Well, at least I have an unusual excuse today: I just discovered my pet female Madagascan "hissing" cockroach dead in her cage; how could I be expected to concentrate?!
|Jul-09-09|| ||beenthere240: <levelzx> have a heart and suspect a typo before inebriation. I think gofer was looking at 22. Ne5 (not d5) While the analysis is unconvincing, it isn't predicated on an illegal position.|
|Jul-09-09|| ||kevin86: Bravos to Honza Cervinka for finding today's puzzle!-it's so great that even a champion can miss the correct move.|
|Jul-09-09|| ||Summerfruit: Material is even.
The black bishop at b4 is unprotected and also the sole defender of the knight at c5, so attack the defender:
Black will now lose a piece in all variations:
a) Take the bishop
Leaving both black's bishops en prise, e.g.:
a1: 23...Bd2 24.Rd1 winning
a2: 23...Bb4 24.Nxb7 Rb8 25.Nca5 winning
a3: 23...Bb2 24.Nxb2 Rd2 25.Nxb7 winning
a4: 23...Bxf3 24.Bxf3 winning
c) Protect the bishop:
c1: 22...a5 23.Bxb4 axb4 24.Nxc5 winning
c2: 22...Nd3 23.Bxd3 Bxc3 24.Rxc3 winning
c3: 22...Nd5 23.Bxb4 Nxb4 24.Nxc5 winning
d1: 22...Bxf3 23.Bxb4 Bxe2 24.Bxc5 winning
d2: 22...Nxb3 24.Bxb4+ winning
|Jul-09-09|| ||CHESSTTCAMPS: Material is even with all pieces active on both sides. Black is threatening 22...Nxb3 with the idea that 22.Nxc5? Bxc5 puts pressure on white's vulnerable e-pawn. Unfortunately for Chandler, the lineup of two black pieces on the king's diagonal and the fact that black's DSB is the one piece directly defending another piece allows this bishop to be overloaded. In fact,|
22.Bc3! wins at least a piece in all variations, e.g.
A. 22... a5 23.Bxb4 axb4 24.Nxc5
B. 22... Nxa4 23.Bxb4+ K-moves 24.bxa4
C. 22... Nxb3? 23.Bxb4+ Ke8 24.Rb1 a5 25.Bc3 and a 2nd piece falls
D. 23... Bxc3 24.Nxc5 Bb4 25.Nxb7 Rc8 (threatening Rc7) 26.Rd1 Rc7 27.Nd6 Bd6 28.Nxd6 Rc3 29.Bxa6 and black can resign.
Black probably resigned after 22.Bc3 or went a few moves down line D. Time to check.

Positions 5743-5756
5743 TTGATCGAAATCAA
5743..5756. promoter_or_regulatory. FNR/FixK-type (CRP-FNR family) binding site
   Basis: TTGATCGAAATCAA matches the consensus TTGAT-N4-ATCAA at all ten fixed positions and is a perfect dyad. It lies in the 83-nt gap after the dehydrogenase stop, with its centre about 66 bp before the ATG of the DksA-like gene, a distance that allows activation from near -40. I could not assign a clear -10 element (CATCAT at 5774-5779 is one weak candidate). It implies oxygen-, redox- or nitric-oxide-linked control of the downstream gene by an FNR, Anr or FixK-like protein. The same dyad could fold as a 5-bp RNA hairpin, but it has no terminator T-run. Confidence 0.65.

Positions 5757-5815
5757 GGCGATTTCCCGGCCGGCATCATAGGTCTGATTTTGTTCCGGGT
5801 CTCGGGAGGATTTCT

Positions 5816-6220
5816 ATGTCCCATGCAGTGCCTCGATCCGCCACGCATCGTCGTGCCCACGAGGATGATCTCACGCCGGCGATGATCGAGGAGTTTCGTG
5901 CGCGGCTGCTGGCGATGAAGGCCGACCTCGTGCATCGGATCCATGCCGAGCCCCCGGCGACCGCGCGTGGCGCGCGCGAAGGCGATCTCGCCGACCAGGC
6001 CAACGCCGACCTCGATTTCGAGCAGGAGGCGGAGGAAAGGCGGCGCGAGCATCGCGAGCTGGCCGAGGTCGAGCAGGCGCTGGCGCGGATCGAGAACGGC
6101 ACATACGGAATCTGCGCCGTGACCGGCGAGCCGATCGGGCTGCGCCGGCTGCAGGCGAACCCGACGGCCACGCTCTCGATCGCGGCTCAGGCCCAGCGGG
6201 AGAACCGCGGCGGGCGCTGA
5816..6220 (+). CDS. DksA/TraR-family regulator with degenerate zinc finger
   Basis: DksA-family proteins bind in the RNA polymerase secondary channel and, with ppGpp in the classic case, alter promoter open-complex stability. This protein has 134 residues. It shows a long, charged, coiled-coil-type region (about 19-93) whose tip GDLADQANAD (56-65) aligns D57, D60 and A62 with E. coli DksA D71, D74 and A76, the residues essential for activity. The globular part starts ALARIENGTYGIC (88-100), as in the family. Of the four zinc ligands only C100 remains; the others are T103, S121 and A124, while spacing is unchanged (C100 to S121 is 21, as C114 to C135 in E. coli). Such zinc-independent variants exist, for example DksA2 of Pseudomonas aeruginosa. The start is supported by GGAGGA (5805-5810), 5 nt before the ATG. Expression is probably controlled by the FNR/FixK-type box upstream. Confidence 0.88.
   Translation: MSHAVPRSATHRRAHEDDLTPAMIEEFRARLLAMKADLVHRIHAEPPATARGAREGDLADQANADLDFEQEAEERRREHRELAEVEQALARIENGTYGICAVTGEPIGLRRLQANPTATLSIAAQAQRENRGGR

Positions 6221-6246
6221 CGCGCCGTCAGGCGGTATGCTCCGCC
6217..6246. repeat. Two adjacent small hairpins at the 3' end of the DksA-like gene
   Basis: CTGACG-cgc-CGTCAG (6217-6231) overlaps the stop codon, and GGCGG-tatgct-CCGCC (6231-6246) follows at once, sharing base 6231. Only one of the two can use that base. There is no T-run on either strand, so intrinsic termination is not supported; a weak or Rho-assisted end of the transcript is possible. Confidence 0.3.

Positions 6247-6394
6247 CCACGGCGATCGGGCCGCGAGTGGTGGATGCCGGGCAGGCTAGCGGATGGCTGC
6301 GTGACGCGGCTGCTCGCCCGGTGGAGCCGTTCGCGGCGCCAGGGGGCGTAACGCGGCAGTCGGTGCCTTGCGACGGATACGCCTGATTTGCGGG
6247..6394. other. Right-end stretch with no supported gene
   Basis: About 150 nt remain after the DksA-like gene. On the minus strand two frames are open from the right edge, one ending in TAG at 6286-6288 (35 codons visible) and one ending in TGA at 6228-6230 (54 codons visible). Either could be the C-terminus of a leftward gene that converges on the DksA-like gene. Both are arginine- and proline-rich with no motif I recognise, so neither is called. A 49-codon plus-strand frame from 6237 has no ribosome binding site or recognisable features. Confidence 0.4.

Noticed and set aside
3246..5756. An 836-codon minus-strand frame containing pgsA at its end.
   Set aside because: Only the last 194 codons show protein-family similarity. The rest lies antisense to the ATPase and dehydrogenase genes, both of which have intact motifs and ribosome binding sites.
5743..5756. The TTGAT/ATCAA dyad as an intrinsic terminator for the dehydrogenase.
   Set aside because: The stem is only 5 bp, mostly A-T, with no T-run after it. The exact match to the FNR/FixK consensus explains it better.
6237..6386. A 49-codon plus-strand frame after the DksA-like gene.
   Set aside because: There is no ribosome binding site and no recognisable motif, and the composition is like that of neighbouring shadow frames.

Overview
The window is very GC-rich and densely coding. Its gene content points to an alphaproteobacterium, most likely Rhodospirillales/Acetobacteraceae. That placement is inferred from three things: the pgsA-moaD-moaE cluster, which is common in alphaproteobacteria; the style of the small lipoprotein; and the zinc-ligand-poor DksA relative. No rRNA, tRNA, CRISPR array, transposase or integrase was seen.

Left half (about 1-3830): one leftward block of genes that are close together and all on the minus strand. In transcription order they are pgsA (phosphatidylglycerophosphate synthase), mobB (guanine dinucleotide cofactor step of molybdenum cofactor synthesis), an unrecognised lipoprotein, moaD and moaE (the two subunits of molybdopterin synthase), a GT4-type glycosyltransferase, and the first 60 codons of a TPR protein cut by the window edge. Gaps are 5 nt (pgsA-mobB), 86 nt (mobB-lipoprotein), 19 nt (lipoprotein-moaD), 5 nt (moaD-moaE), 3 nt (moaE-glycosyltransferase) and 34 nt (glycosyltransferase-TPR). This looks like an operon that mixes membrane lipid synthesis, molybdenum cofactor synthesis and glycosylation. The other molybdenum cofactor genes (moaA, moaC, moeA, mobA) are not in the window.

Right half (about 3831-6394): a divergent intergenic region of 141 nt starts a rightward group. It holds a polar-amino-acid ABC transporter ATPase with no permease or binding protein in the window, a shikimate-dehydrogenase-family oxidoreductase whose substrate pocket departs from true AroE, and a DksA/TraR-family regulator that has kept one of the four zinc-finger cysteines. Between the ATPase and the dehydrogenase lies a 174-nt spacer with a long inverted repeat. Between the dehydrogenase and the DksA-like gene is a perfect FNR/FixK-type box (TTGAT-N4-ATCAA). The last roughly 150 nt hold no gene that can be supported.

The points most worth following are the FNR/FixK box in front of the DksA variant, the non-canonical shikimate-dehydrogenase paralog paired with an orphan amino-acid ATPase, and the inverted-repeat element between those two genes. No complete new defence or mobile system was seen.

|Jul-09-09|| ||levelzx: Ah, OK, sorry <gofer>. But anyway, I think 22...Rd2 is good enough to answer 22. Ne5, since Black won't waste a tempo the way they did at these analysis.|
|Jul-09-09|| ||ajk68: I was also looking at Ne5.
There seem to be lots of attacking possibilities. Maybe there's a solid defense, but white seems to get a lot of initiative.
|Jul-09-09|| ||WhiteRook48: I was spending too much time trying to make 22 Ncb6? or 22 Bxf6+? work|
|Jul-09-09|| ||LeroyGreat: I got 22.Ne5 with white winning at least one pawn, tell me what you guys think.|
|Jul-09-09|| ||patzer2: For today's Friday puzzle solution, the move 22. Bc3! (missed by Spassky) wins a piece with an unusual and amusing double attack.|
|Jul-09-09|| ||johnlspouge: Thursday (Medium):
Spassky vs Chandler, 1988 (22.?)
White to play and win.
Material: Even. The Black Ke7 has 3 legal moves, and White can play Bb7xf6+. The White Rc1 has a discovered attack on Nc5 from behind Nc4. The White Na5 also attacks Nc5. White can play Nc4-a5 to attack Bb7. The Black Bb4 is loose and has no flight squares. The White Kg1 is secured from check.
Candidates (22.): Nxc5, Bc3
22.Bc3 (threatening 23.Bxb4)
22…Bxc3 [on Nxa4, Nxb6, or a5, the threat wins a piece]
23.Nxc5 (threatening 24.Nxb7 or 24.Rxc3)
23…Bd2 [else, drop material immediately]
Black must choose between dropping Bd2 or Bb7.
|Jul-09-09|| ||zenpharaohs: I'm feeling pretty good about getting this one. I actually thought I must have missed it since for some reason I suspected I had only found the second best move.|
|Jul-10-09|| ||sleepyirv: It just sort of came to me. The action seemed to be taking place in that corner. I'm usually the victim of these "knightmares" where double attacks come from everywhere. A very sharp tactical position.|